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Microsoft Hyper-V will not boot virtual SCSI devices
“Each IDE controller can have two devices. You can not boot from a SCSI controller. This means an IDE disk will be required. The boot disk will be IDE controller 0 Device 0. If you want a CDROM it will consume an IDE device slot.” Source:MSDN Blog
The hypervisor that runs the virtual BIOS does not support booting from a SCSI controller, today, but it does support the following boot devices: CD IDE Legacy Network Adapter Floppy
The root reason is SCSI in a synthetic device and there is no VMBUS until after boot.
One might think that this shouldn’t be a problem, after all, the virtual machines can still boot from regular IDE-based virtual disks. So where’s the catch?
The main problem is related to the fact that in Virtual Server, virtual SCSI controllers have major performance benefits over virtual IDE controllers. In Virtual Server, it is recommended to attach the Virtual Disks to one or more SCSI controllers to improve disk input/output (I/O) performance. IDE is limited to one transaction at a time, regardless of whether the bus is physical or virtual. This means that a virtual machine with two virtual hard disks attached to the IDE adapter is limited to a single transaction for both disks. By contrast, a SCSI controllers allows for multiple simultaneous transactions, which provides better performance than disks attached to the IDE controllers.
This performance bottleneck of virtual IDE and technical limitations of virtual SCSI will oblige customers to have two virtual disks for each VM. A configuration hard to setup in P2V migration scenarios, and hard to manage on large scale deployments.
Note that since Hyper-V is still in Beta phase, all numbers are subject to change as are the behaviors. So there might be hope, after all…
Note: Under Virtual Server 2005, contrary to common sense, the performance of emulated SCSI controllers is slower than that of emulated IDE controllers. The reason for this is that the SCSI controller is a lot more complicated to emulate than the IDE controller. However, this changes once you have Virtual Machine Additions installed, because the Virtual Machine Additions install an accelerated SCSI driver. Once this driver is installed the performance of the emulated SCSI controllers is significantly faster than emulated IDE controllers.
This post is related to the issue what we faced today when we replaced the SSL certificates in our setup. When I launched the web-client and access the update manager tab, I get the message "interface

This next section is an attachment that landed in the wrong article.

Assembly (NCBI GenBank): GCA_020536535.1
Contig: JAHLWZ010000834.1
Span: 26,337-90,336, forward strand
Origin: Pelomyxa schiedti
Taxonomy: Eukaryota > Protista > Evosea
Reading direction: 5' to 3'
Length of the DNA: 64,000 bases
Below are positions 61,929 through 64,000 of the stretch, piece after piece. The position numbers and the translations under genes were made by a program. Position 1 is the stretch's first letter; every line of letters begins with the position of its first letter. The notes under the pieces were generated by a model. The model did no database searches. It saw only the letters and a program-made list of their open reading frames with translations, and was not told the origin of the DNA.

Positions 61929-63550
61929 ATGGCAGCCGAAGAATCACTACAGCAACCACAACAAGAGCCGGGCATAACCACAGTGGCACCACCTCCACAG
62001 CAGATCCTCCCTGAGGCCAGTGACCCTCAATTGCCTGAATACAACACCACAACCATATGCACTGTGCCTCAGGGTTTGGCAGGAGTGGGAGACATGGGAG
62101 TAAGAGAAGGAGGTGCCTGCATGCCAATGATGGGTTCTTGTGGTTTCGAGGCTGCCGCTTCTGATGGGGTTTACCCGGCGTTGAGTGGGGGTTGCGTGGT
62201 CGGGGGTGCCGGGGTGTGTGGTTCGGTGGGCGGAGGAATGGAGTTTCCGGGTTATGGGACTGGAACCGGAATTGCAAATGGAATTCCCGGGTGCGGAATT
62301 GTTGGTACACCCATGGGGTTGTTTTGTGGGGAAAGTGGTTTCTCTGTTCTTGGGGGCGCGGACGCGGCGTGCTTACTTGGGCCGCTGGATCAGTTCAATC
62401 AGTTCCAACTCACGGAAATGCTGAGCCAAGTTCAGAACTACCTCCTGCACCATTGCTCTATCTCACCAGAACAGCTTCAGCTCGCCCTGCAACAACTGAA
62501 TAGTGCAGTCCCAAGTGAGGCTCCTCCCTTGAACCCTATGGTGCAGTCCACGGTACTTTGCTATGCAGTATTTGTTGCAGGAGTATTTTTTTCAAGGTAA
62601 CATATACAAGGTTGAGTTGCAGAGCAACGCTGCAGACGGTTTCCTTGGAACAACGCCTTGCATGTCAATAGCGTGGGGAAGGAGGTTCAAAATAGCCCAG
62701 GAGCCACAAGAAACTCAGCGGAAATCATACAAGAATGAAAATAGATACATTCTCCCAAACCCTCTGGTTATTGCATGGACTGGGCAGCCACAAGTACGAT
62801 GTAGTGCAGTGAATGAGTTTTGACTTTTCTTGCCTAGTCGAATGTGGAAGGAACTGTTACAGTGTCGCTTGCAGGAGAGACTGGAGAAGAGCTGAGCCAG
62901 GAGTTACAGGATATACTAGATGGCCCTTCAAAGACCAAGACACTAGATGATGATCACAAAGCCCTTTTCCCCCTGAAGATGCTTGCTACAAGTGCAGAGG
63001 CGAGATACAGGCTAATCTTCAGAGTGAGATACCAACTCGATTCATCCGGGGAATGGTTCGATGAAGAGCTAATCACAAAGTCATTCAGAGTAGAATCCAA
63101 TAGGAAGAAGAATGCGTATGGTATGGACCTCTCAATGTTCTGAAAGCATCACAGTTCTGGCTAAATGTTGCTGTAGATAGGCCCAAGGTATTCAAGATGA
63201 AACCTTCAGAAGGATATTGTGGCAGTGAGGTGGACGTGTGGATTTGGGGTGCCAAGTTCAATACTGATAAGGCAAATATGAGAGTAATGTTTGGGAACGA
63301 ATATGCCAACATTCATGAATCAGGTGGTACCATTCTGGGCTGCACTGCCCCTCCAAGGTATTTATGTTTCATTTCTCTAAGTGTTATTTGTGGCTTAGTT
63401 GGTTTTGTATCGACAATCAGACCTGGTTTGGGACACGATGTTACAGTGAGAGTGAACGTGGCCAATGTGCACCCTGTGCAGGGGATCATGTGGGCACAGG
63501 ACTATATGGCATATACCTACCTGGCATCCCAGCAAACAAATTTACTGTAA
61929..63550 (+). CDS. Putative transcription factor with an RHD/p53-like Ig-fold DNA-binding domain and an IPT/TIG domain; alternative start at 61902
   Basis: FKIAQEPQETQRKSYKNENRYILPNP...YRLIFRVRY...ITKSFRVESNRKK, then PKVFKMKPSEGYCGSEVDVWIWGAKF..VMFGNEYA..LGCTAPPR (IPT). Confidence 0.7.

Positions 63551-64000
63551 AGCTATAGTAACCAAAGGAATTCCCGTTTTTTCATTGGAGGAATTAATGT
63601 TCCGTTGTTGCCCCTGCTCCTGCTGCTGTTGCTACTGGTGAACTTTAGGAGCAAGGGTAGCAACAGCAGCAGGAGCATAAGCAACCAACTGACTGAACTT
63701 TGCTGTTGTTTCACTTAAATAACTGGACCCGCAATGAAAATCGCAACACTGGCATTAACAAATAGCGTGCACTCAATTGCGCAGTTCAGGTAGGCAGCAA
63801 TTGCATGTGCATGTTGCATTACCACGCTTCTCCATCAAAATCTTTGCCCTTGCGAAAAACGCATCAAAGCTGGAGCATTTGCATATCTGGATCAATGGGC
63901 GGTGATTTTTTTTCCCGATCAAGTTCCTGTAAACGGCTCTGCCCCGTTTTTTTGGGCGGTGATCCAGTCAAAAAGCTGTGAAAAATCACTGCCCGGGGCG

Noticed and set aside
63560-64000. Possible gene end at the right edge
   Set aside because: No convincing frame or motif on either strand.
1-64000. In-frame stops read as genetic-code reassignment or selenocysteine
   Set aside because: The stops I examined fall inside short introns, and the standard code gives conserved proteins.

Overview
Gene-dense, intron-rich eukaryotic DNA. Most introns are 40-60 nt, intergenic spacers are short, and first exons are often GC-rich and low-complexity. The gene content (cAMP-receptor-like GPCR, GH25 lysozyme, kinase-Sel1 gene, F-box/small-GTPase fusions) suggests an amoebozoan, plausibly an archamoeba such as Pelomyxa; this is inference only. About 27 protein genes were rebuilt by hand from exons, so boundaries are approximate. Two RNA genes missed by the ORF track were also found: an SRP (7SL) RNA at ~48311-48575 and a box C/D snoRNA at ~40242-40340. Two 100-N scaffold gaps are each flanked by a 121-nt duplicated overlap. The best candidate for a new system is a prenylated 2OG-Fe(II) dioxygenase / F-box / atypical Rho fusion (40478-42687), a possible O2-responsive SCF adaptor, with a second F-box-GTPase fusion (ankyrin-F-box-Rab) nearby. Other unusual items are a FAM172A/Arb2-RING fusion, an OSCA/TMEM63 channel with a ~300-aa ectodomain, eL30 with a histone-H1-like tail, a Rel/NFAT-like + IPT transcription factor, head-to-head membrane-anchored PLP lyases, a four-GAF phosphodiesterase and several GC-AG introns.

com.vmware.vim.binding.integrity.VcIntegrity is not visible from class
I started off by
restarting the VMWare vSphere Update Manager Service for the affected vCSA: 1. Log into vCenter
using the firstname.lastname@example.org account. 2. Home - System
Configuration - Services - Restart
This did not resolve
my issue... And we tried restarting all the services by SSH/Console into the
affected server and run the following commands: service-control
--start --all Still no luck. Make sure the certs are applied and it gets reflected in the config file. ( verify if the thumbprint matches) root@homelab71 [
/usr/lib/vmware-updatemgr/bin ]# pwd/usr/lib/vmware-updatemgr/bin root@homelab71 [
/usr/lib/vmware-updatemgr/bin ]# ./updatemgr-util config -g | less
Before a running virtual machine can be migrated from one host to another there are some mandatory requirements that must first be met:
Hyper-V 2008 R2 must be deployed on both hosts. The first version of Hyper-V does not support live migration.
Source and destination Hyper-V hosts must be configured as a Failover cluster with shared storage enabled.
Source and destination systems must be using shared storage (i.e. via SAN or iSCSI configurations)
Source and destination systems must be running processors from the same manufacturer. It is not, for example, possible to migrate a virtual machine from an Intel based host to one containing an AMD CPU.
The virtual machine on which the migration is to be performed must be configured as Highly Available and to use Cluster Shared Volumes.
The virtual machine's Automatic Start Action setting must be set to do Nothing.
All Hyper-V hosts in the Failover cluster must be configured to boo…